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Which clippings match 'Electronic Newspaper' keyword pg.1 of 1
17 FEBRUARY 2013

Let's not let new technology change our profession or our industry...

"This newscast from KRON in San Francisco in 1981 has been making the rounds recently. It's labeled 'primitive Internet report,' but what it presents is actually one example of the many pre–Internet efforts that the newspaper industry made to try to plan for an online future – and stake out its own turf in that forthcoming world. ...

In the video, you can hear [Dave] Cole say, of the 'Electronic Examiner' he was demonstrating, 'We're not in it to make money.' At the end, the announcer points out that an entire edition of the paper takes two hours to download, at a $5/hour cost – making this 'telepaper' little competition for the paper edition. 'For the moment at least,' the reporter declares, over the image of a sidewalk news vendor hawking the afternoon edition, 'this fellow isn't worried about being out of a job.'

Though the piece does say that 'Engineers now predict the day will come when we get all our newspapers and magazines by home computer,' its underlying message is – Don't worry. This crazy computer stuff isn't going to change anything much for now. And indeed it took 10 years for any sort of online service to become even remotely popular. Almost 30 years later, newspapers are still in business; some are even still sold by guys on sidewalks. It has taken this long for the technology to transform the newspaper biz in a big way. ...

But even as the downloads sped up and the connect–time costs dropped, the industry held onto that approach, instead of coming to grips with the fundamentally different dynamics of a new communications medium. What had made sense in the early days over time became a crippling set of blinders. The spirit of experimentation that the Examiner set out with in 1981 dried up, replaced by an industry–wide allergy to fundamental change.

'Let's use the new technology,' editors and executives would say, 'but let's not let the technology change our profession or our industry.' They largely succeeded in resisting change. Now it's catching up with them."

(Scott Rosenberg, 29 January 2009)

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CONTRIBUTOR

Simon Perkins
10 FEBRUARY 2013

The Tablet Newspaper: A Vision for the Future in 1994

"The Knight Ridder Information Design Lab is developing a newspaper interface for the tablet device. The tablet newspaper draws on the strengths of print and on the strengths of electronic forms. It is both browsable and searchable, both broad–reaching and customizable. It offers pages with story abstracts linked to more detailed stories, background material, photos, sound, and video. People can ran read as deeply or as casually as they want. Stories are no longer limited to 'news hole,' the space allotted to editorial content after press configurations and advertising have been considered.

The tablet newspaper includes editorial content and advertising, both important components of a local information package. Like editorial content, advertising can have many layers, and can be searched and sorted, as well as browsed. Additionally, ads can have transaction hooks, so that readers can make reservations or purchases."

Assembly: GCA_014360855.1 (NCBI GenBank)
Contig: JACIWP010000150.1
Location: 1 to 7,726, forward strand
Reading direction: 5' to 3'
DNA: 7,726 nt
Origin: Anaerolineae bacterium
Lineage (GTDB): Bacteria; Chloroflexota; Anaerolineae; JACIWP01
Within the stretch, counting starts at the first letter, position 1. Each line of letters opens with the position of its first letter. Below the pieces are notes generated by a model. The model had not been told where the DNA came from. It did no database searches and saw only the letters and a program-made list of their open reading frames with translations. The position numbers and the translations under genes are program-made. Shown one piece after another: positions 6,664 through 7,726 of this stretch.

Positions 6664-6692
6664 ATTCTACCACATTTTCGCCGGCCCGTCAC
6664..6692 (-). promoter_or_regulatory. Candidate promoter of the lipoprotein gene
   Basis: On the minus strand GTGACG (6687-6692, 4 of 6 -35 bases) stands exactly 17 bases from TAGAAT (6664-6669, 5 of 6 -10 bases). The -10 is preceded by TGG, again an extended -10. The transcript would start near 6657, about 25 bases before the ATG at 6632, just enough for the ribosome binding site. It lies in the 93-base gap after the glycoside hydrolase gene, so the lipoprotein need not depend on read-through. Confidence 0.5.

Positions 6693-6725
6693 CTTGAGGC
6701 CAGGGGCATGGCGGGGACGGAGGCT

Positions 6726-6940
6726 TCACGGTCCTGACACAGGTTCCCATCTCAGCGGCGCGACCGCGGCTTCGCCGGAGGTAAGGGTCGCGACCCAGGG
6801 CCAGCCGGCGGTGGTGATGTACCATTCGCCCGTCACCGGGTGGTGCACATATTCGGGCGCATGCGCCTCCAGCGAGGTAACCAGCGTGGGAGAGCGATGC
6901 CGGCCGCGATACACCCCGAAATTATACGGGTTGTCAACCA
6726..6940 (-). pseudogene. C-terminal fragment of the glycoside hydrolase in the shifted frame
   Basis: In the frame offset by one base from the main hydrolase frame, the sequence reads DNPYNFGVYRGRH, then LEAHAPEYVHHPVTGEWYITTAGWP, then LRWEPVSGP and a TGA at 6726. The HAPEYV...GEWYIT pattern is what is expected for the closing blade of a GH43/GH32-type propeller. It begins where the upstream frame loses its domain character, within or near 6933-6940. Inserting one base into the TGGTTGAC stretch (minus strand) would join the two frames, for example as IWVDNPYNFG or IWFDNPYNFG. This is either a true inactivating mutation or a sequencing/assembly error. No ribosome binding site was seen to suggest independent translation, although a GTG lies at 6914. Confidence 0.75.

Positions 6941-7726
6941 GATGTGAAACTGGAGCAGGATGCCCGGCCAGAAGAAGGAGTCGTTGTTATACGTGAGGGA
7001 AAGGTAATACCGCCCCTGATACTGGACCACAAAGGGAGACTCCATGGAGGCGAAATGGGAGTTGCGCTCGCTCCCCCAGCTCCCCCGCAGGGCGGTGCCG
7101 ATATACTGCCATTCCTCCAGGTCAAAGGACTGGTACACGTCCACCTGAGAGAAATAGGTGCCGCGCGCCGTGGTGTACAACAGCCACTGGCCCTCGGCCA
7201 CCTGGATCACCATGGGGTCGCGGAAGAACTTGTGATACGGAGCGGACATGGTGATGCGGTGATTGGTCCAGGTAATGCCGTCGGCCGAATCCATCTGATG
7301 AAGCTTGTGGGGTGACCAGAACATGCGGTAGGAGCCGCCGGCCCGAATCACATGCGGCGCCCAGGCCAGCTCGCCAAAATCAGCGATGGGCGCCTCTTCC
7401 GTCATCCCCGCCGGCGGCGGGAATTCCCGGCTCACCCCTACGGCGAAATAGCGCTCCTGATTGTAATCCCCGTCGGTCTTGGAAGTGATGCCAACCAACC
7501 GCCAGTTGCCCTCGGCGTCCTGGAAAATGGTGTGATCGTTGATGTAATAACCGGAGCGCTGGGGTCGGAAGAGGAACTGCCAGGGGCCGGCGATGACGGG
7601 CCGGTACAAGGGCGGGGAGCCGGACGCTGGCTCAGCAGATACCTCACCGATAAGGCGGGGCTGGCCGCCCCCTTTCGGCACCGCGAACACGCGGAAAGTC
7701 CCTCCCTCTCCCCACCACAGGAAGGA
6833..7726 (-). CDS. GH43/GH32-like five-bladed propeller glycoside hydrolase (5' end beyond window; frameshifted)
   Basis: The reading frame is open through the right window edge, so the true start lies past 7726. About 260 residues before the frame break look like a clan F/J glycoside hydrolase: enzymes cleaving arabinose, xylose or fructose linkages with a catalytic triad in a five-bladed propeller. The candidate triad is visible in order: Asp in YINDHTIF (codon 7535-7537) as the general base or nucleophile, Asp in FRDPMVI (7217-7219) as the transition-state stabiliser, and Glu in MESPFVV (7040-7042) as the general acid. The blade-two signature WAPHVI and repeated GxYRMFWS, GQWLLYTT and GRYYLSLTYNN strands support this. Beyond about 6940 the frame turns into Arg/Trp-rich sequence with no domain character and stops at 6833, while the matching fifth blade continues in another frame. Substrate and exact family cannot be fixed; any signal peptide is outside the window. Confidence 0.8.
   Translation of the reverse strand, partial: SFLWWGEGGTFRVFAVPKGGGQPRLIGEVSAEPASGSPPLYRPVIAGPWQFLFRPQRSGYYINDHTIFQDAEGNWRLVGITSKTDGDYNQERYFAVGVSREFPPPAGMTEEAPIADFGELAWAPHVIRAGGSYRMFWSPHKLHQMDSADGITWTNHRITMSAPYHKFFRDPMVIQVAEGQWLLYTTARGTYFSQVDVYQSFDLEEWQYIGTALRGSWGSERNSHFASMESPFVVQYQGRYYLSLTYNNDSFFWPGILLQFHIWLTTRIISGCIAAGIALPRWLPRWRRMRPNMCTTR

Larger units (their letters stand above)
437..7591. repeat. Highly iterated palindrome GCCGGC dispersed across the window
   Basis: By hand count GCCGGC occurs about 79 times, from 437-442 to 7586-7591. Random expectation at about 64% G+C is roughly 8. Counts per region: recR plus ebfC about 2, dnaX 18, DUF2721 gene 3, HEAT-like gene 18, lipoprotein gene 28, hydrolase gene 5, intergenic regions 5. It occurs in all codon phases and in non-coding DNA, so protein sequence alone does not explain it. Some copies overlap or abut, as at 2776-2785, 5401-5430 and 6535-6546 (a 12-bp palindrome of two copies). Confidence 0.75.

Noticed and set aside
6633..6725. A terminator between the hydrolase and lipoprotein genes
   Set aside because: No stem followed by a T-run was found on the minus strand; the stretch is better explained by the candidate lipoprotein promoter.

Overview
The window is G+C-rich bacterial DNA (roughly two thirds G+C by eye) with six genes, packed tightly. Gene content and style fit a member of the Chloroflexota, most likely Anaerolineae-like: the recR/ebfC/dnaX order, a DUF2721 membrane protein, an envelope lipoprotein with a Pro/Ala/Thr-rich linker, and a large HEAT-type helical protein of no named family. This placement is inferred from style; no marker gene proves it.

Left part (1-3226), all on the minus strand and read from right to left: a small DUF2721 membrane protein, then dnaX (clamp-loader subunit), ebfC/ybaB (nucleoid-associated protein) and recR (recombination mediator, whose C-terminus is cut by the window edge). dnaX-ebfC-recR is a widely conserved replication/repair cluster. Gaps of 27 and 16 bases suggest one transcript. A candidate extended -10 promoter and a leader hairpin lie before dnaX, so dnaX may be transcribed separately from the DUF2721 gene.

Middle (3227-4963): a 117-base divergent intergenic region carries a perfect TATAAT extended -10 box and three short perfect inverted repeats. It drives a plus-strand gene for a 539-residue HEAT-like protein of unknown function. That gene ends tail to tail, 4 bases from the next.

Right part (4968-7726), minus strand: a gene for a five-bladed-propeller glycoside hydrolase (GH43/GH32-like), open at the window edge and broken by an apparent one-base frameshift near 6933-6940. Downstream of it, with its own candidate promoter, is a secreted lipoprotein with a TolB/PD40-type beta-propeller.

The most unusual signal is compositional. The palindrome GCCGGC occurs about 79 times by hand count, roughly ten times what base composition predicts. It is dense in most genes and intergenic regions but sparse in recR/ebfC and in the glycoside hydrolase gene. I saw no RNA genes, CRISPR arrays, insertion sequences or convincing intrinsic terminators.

(Teresa Martin, 1995, CHI Conference Proceedings [http://www.sigchi.org/chi95/])

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TAGS

1994ACM • Apple Newton • Association for Computing Machinery • browsable • digital eradigital media • digital paper • digital readingdigital technologyelectronic formselectronic newspaperelectronic publishingfuture of the book • information interface • ink-on-paper • interface design • Knight-Ridder Information Design Lab • layout designlook and feelnew technologiesnewspaperpage layoutPDApersonal computerpersonal digital assistantremediation • Roger Fidler • speculative researchtablettablet interface • tablet newspaper • tablet publishingtechnology convergencetechnology innovation • textual information • the future of the book • vertical orientation • visual clues

CONTRIBUTOR

Simon Perkins
13 OCTOBER 2010

epub: an XML format for reflowable digital books and publications

"'.epub' is the file extension of an XML format for reflowable digital books and publications. '.epub' is composed of three open standards, the Open Publication Structure (OPS), Open Packaging Format (OPF) and Open Container Format (OCF), produced by the IDPF. 'EPUB' allows publishers to produce and send a single digital publication file through distribution and offers consumers interoperability between software/hardware for unencrypted reflowable digital books and other publications. The Open eBook Publication Structure or 'OEB', originally produced in 1999, is the precursor to OPS."

(International Digital Publishing Forum)

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TAGS

1999digital bookdistributione-publishingeBook • ebook association • ebook trade association • electronic book • electronic magazine • electronic newspaperelectronic publishing • eMagazine • eNewspaper • epub • IDPF • International Digital Publishing Forum • interoperability • OCF • Open Container Format • Open eBook Forum • Open eBook Publication Structure OEB • Open Packaging Format • Open Publication Structure • OPF • OPS • publicationpublishing • reflowable content • XML

CONTRIBUTOR

Simon Perkins
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